North Korea threatens to attack South without warning


South Korean protesters deface a North Korean flag during a rally against North Korea on April 15, 2013 in Seoul, South Korea.


Chung Sung-Jun

SEOUL, South Korea — North Korea has unleashed a new storm of threats against South Korea, a reaction to a small public protest in Seoul in which effigies of the North's leaders were burned.

"Our retaliatory action will start without any notice from now," Pyongyang said in a statement through its official news agency. The statement, released by the Supreme Command of the Korean People’s Army, was followed by a new report by state media also threatening the United States.

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A Foreign Ministry spokesperson said that the North will “intensify unspecified military countermeasures” unless American forces stop conducting military drills, the Associated Press reported.

North Korea had dropped its threats against the United States and South Korea on Monday to celebrate the 101st anniversary of the birth of its first leader, Kim Il-sung. But the peaceful attitude did not last long, with the North now vowing "sledgehammer blows" against the South unless it apologizes for the effigies, the Guardian reported.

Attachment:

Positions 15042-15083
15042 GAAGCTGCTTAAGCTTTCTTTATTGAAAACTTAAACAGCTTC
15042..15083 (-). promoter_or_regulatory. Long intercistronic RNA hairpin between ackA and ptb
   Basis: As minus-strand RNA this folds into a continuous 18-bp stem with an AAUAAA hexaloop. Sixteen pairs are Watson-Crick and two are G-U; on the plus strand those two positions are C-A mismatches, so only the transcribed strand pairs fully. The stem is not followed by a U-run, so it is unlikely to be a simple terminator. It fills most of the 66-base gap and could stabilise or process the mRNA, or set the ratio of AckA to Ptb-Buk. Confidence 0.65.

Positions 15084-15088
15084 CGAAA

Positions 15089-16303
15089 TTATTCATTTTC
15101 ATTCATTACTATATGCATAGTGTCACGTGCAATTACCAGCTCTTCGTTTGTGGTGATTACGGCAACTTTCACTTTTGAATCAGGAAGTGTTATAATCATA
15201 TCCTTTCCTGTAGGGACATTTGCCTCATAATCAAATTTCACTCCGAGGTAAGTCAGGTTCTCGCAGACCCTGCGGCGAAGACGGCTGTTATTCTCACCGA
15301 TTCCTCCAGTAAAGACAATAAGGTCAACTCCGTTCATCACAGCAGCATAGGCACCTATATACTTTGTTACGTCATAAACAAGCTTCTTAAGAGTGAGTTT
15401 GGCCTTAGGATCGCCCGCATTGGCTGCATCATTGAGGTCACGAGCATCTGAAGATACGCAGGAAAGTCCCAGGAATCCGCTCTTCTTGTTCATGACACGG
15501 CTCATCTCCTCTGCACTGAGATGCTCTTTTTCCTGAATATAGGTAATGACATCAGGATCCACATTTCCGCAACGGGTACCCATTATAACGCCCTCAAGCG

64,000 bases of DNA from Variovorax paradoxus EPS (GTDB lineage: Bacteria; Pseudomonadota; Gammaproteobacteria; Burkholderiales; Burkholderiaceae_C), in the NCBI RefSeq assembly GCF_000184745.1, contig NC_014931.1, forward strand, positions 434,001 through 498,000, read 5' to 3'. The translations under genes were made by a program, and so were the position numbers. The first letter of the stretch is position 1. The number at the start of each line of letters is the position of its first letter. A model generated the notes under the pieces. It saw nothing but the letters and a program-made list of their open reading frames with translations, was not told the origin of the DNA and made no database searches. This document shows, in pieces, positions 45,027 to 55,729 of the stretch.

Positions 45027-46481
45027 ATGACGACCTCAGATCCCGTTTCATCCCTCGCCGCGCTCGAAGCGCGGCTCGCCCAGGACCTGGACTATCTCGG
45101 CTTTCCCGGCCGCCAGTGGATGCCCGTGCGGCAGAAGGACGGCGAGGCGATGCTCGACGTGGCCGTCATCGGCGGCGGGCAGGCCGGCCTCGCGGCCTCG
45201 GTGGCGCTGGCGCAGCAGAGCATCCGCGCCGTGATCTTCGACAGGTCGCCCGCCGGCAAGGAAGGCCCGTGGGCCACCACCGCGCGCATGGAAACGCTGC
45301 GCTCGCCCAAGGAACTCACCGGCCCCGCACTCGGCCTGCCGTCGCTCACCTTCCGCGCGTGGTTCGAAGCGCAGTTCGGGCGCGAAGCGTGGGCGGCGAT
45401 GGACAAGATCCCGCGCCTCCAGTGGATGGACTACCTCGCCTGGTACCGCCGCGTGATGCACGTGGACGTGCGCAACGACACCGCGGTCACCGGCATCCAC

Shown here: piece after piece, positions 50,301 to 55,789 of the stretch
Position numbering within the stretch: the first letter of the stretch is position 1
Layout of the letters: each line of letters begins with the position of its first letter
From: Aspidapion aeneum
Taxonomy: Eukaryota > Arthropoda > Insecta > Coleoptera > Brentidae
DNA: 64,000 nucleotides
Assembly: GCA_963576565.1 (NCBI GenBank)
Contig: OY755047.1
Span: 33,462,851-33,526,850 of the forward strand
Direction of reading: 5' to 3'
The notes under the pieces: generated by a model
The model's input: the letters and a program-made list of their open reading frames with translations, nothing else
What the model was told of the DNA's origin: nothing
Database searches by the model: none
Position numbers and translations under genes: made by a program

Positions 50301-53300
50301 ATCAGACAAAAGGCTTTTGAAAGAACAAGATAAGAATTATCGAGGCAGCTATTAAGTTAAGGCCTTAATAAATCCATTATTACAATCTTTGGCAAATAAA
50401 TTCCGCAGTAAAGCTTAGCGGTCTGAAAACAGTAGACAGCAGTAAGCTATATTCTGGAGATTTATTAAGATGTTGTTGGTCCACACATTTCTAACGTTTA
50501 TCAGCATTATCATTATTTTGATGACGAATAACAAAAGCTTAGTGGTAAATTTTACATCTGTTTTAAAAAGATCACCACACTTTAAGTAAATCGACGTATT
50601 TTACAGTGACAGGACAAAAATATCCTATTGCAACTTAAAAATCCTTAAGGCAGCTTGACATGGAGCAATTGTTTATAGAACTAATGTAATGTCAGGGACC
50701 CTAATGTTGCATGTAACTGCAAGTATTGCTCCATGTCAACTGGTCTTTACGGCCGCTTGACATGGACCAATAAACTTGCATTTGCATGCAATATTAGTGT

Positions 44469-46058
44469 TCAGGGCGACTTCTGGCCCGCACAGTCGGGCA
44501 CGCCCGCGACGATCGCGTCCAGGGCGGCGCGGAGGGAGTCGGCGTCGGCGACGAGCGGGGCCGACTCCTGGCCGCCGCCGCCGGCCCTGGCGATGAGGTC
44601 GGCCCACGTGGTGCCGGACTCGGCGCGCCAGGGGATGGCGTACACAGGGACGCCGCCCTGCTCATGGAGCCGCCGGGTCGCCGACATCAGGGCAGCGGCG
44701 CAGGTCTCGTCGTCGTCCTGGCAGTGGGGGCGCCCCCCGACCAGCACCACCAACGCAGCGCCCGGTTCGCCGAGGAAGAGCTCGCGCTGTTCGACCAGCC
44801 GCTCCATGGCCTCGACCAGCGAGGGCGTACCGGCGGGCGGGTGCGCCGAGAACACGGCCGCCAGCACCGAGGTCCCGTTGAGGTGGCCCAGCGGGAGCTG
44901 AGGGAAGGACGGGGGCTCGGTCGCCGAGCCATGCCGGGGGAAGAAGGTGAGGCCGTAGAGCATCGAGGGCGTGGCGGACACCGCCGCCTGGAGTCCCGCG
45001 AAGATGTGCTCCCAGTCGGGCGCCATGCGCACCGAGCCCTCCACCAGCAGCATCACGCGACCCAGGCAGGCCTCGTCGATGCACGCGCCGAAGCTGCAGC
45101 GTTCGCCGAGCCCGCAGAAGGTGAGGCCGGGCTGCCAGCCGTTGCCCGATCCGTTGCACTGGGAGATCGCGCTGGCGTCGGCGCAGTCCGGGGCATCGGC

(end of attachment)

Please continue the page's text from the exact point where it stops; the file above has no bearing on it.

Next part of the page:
Anonymous hacktivists haven't been cowed. The group announced today that it disrupted five North Korean propaganda websites during the birthday celebration.

Tuesday is the second of three days of festivities. However, the revelries this year have turned out relatively quiet, without the military parades and unveiling of a new missile that took place on the Great Leader's last birthday.

Despite the most recent bluster against the South, the rhetoric has been quieter than in recent days.

The last time North Korea launched two assaults on the South in 2010, it offered no warning, and the attacks came as a surprise.